Alibrandi is comfortable eating them, noting that they’ve been used for more than 50 years in the industry and have long been deemed safe by the appropriate bodies. “Emulsifiers are ubiquitous,” she says. “They are in everything within the food and beverage industry, and we wouldn’t have the convenience and shelf life of products that we do without having these types of ingredients.”
The trouble is, says Megan Rossi, research fellow at King’s College London and founder of The Gut Health Clinic, that the original food safety assessments were done before we knew much about the gut microbiome. She, and the other researchers who have turned their spotlight on emulsifiers, are primarily trying to help those with inflammatory bowel disease – incidences of which have steadily increased since food became industrialised. It is now rising in economically developing countries.

“We’ve known for a long time that people who eat a more ultra-processed diet seem to be at higher risk,”
says Rossi, “which we’ve been trying to get our heads around for decades. Inflammatory bowel disease affects one in 200 people. So it’s really quite common and there’s not really a cure for it at the moment.”
There are many elements in an ultra-processed diet that could play havoc with the gut microbiome, but in terms of emulsifiers, says Rossi, “if you think about how they combine water and oil together and turn into this kind of soap [emulsifiers are also used in detergents], we think that may make the gut lining more vulnerable to penetration of specific inflammatory microorganisms”.
Preliminary research has indicated this could well be the case, and it is this research that is now grabbing headlines. It began in earnest in 2015, says Whelan, when a paper was published by one of their collaborators, Benoit Chassaing at Université Paris Cité. He tested the effects in mice of two common emulsifiers: CMC (carboxymethyl cellulose), and P80 (polysorbate 80).

“He fed them water containing either CMC, P80 or neither,”
says Whelan, “and he found that the mice consuming the emulsifiers had dramatic changes to the diversity of their bacteria. They had a reduction in the number of different types of bacteria in the gut. We don’t think that is a good thing to happen to your gut microbiome.” Greater numbers of pro-inflammatory bacteria were present, too, but this wasn’t all.
In the mice that consumed emulsifiers, the mucus wall that protects their guts was much thinner. “The emulsifiers had emulsified the mucus, so some of it had been dissolved away,” says Whelan. “This meant the bacteria were much closer to the lining of the gut. What he also showed was that there was much more ‘leaky gut’ – the passage of bacteria, but also other molecules getting through the lining, causing more inflammation.” It looked as though these emulsifiers could be driving inflammatory disorders of the gut such as Crohn’s disease and ulcerative colitis. But these were mice, not humans.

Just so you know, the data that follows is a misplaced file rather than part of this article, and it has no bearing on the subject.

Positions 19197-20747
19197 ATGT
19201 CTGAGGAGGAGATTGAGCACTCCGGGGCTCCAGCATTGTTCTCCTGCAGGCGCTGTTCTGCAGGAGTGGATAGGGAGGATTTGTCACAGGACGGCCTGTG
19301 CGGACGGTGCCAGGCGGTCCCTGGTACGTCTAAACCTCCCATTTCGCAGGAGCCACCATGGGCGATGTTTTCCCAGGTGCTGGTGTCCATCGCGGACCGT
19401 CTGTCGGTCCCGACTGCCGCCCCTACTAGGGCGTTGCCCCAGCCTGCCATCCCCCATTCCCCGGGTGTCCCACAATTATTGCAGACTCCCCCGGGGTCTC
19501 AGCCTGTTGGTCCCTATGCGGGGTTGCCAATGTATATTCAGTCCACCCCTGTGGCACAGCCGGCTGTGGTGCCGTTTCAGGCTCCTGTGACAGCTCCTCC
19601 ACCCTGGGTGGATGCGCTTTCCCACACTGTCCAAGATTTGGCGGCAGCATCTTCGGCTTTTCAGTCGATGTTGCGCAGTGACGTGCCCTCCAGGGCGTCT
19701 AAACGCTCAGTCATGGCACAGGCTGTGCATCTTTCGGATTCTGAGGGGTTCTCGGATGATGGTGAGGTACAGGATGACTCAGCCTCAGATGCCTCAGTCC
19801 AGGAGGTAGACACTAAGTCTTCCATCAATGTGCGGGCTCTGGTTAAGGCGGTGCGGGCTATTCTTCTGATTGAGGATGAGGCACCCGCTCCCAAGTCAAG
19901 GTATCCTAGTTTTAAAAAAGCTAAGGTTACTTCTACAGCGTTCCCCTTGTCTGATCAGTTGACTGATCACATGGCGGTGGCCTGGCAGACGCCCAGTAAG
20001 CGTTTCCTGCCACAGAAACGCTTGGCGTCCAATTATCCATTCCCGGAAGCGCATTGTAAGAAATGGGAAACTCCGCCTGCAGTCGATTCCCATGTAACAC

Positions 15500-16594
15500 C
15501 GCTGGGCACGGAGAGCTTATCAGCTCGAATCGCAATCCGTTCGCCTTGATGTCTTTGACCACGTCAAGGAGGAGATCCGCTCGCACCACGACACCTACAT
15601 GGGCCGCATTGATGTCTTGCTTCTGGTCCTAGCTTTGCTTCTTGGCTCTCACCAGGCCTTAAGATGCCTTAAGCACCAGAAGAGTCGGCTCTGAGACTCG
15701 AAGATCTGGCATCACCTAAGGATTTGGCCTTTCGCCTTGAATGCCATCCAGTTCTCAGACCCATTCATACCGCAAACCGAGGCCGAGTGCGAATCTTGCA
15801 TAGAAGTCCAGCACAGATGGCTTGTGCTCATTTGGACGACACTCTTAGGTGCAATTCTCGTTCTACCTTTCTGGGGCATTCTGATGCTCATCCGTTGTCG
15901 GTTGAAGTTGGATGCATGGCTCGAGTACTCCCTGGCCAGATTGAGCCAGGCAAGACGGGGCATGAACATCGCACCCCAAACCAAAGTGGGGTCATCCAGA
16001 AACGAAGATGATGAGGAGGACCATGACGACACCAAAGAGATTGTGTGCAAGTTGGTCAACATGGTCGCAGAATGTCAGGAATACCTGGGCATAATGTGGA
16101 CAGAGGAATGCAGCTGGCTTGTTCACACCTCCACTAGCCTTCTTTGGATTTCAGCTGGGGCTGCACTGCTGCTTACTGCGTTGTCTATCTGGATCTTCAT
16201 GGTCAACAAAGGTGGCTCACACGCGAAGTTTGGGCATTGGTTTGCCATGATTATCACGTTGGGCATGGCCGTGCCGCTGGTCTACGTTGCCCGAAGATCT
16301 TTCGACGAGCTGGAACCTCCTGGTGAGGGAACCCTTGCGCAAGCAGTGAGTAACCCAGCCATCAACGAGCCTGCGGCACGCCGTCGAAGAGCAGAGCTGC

The next step was to eradicate emulsifiers from people’s diets, and see if this helped ease their inflammatory conditions. This is where Whelan came in. “I spend all my time designing diets that are complex, and trying to work out how we might be able to get people to follow them,” he says.
His team started with a small feasibility study in 2020, in 20 people with Crohn’s disease, to see if they could manage to avoid emulsifiers for two weeks.

“We found that compliance was really good,” says Whelan, “and actually, lots of people felt a little bit better. The problem is, you can’t take that as proof that the diet works, because when anybody gets a lot of support, and takes part in a study, they feel a little bit better.” That’s why the big trial they are currently undertaking includes a control group on a placebo.
Meanwhile, US researchers in 2017 had run another small study in which 12 patients with ulcerative colitis, the long-term inflammation of the colon and rectum, cut all emulsifiers from their diets for up to 12 months. Five took a daily capsule containing the emulsifier carrageenan, and the other seven participants took a placebo capsule. Three of the five taking carrageenan relapsed, while none of the placebo group did. The same year, the European Food Safety Authority identified food emulsifiers as an emerging risk.
Whelan’s new clinical trial is placebo-controlled, with 150 people with Crohn’s disease. For eight weeks, half will consume a normal diet, and half will move to a low-emulsifiers diet, to see if that will make their inflammation better. “We’re about two-thirds of the way through,” he says, “and we’re really excited to get more patients, so if you can mention that in the article that would be amazing for us.”